Service stretches beyond call of duty

PUBLISHED : Sunday, 25 September, 1994, 12:00am
UPDATED : Sunday, 25 September, 1994, 12:00am

A SMOOTH business trip or top-class holiday depends on having a trouble-shooter capable of gunning problems as they arise - and sweeping up the debris.

Societe Francaise Assistance (SFA) helps in many emergencies. Such cases include travellers who misplace their travellers' cheques, are involved in road accidents, suffer an unexpected illness, or lose their luggage.

SFA's round-the-clock, multi-lingual operators will also iron out wrinkles that threaten to trip up visitors in a foreign country.

The international travel assistance group offers to give travellers the run-down on cultural nuances, deliver visas, refer clients to a lawyer, translate documents and give on-the-spot interpretations.

SFA Asia managing director Reinhard Weixler said the group stretched beyond the bounds of mere duty to remind clients of birthdays, anniversaries and appointments, organise flower deliveries and tickets for the theatre or other entertainment.

'As the market develops and needs of the business traveller increase and diversify, so we must broaden the scope of our services,' he said.

'We're in the business of keeping others' businesses on the fast track.' The operation has offices in Australia, Brunei, China, India, Indonesia, Japan, South Korea, Malaysia, Burma, Nepal, New Zealand, Pakistan, the Philippines, Singapore, Sri Lanka, Taiwan, Thailand, Vietnam and Cambodia.

SFA's medical help hotline can be crucial when travelling in Asia; one-third of all medical evacuations in the region result from road accidents.

In fact, more than one-third of all Asian medical evacuations come from China, a country that is proving a magnet to business people and adventurous travellers.

'Many key business destinations in Asia have inadequate health facilities,' Mr Weixler said.

'If someone falls ill in Vietnam or Cambodia, or in many other more popular travel spots, he or she would need to be either immediately evacuated to the nearest proper medical centre, or would require medical monitoring and assistance from a properly trained doctor.' Doctors and nurses are constantly on call, ready to give inoculations and monitor health, while stretcher-evacuations are available to whisk clients away for surgery or other medical treatment.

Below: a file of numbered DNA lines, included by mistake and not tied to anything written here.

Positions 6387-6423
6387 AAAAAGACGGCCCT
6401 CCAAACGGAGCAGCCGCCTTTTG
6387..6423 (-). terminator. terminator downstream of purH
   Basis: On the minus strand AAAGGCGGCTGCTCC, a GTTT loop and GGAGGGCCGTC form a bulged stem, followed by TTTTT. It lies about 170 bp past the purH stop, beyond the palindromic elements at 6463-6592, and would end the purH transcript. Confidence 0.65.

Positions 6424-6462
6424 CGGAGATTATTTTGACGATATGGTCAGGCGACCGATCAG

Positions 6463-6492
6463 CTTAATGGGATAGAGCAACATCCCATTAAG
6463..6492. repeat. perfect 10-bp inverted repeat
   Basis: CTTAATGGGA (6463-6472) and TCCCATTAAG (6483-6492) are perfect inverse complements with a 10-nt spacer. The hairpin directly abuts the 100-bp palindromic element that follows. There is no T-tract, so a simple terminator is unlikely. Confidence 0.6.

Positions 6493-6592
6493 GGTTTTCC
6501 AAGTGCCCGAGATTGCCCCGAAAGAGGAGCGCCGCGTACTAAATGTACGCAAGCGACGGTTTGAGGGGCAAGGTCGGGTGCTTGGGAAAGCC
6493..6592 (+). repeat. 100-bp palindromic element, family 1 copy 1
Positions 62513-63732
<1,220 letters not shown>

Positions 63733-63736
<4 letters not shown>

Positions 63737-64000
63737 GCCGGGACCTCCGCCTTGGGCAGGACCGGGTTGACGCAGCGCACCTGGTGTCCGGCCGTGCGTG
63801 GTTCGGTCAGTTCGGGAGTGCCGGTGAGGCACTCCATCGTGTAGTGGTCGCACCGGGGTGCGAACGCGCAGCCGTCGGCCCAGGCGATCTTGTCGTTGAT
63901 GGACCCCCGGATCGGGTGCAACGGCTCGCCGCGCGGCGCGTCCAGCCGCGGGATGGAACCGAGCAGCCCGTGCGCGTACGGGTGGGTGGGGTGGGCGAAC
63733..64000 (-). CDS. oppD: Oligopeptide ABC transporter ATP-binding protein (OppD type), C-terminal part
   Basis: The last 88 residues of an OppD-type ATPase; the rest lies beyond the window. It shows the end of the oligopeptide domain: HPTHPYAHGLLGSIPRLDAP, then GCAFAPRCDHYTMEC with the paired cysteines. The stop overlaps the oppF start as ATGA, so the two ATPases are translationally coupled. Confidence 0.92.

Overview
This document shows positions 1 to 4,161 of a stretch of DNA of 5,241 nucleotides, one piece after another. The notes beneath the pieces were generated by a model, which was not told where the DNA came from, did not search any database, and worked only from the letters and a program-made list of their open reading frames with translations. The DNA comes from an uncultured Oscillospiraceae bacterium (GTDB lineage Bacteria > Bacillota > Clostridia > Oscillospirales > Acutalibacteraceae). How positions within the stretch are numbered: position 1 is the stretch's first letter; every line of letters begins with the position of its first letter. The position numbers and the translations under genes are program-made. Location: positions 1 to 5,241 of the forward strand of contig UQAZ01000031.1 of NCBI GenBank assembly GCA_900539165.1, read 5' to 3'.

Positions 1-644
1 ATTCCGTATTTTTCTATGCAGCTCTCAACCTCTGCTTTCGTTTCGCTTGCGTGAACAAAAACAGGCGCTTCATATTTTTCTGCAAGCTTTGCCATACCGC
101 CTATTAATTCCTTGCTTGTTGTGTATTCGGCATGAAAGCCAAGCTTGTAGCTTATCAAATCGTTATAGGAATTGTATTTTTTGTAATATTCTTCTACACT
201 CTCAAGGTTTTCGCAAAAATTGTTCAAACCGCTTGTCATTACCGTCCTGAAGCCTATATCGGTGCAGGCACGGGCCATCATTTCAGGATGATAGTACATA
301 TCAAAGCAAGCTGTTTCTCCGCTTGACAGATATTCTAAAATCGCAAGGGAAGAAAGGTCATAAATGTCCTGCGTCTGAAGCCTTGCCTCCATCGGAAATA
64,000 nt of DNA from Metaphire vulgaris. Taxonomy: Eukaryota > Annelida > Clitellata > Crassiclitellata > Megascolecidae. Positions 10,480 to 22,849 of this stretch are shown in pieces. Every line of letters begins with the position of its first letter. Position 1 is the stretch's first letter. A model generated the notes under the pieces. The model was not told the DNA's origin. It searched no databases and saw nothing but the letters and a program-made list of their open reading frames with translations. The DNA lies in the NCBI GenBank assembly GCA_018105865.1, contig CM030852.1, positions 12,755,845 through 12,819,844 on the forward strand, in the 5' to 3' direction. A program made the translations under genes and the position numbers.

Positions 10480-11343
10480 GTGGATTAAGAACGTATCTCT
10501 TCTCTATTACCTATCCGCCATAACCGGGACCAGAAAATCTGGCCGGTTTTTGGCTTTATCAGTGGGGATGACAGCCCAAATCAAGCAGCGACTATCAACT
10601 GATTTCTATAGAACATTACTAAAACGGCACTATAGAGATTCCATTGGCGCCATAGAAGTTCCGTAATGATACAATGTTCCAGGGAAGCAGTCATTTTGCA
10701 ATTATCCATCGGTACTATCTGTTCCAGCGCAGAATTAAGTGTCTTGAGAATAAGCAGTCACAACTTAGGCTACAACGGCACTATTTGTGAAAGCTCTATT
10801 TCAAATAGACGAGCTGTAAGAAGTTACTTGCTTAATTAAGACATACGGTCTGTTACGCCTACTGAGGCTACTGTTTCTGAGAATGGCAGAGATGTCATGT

SFA's 24-hour travel agency, TravelAssist, licensed by the International Air Transport Association, issues tickets and helps out with travel arrangements from Hong Kong or a string of countries around the world.

Clients who use SFA to its full extent can receive cash advances, have their broken-down vehicles towed away and repaired, get shelter in free emergency accommodation and continue their trip in a replacement vehicle.

The global network also acts as an omnipotent secretary, booking conference rooms, assistants and interpreters and buying difficult-to-find items.

It acts as a telemarketing service for insurance companies and as a 24-hour switchboard for local companies.

At least one London businessman has more reason than most to speak highly of the organisation and its local expertise in countless cities.

The SFA client, having fallen desperately in love with a Japanese actress he had met on a business trip to Asia, asked the travel company to pull off one of its most romantic assignments.

SFA searched for the woman, found her and delivered a long-distance marriage proposal from the love-struck Englishman.

Luckily, the company could report another successful result.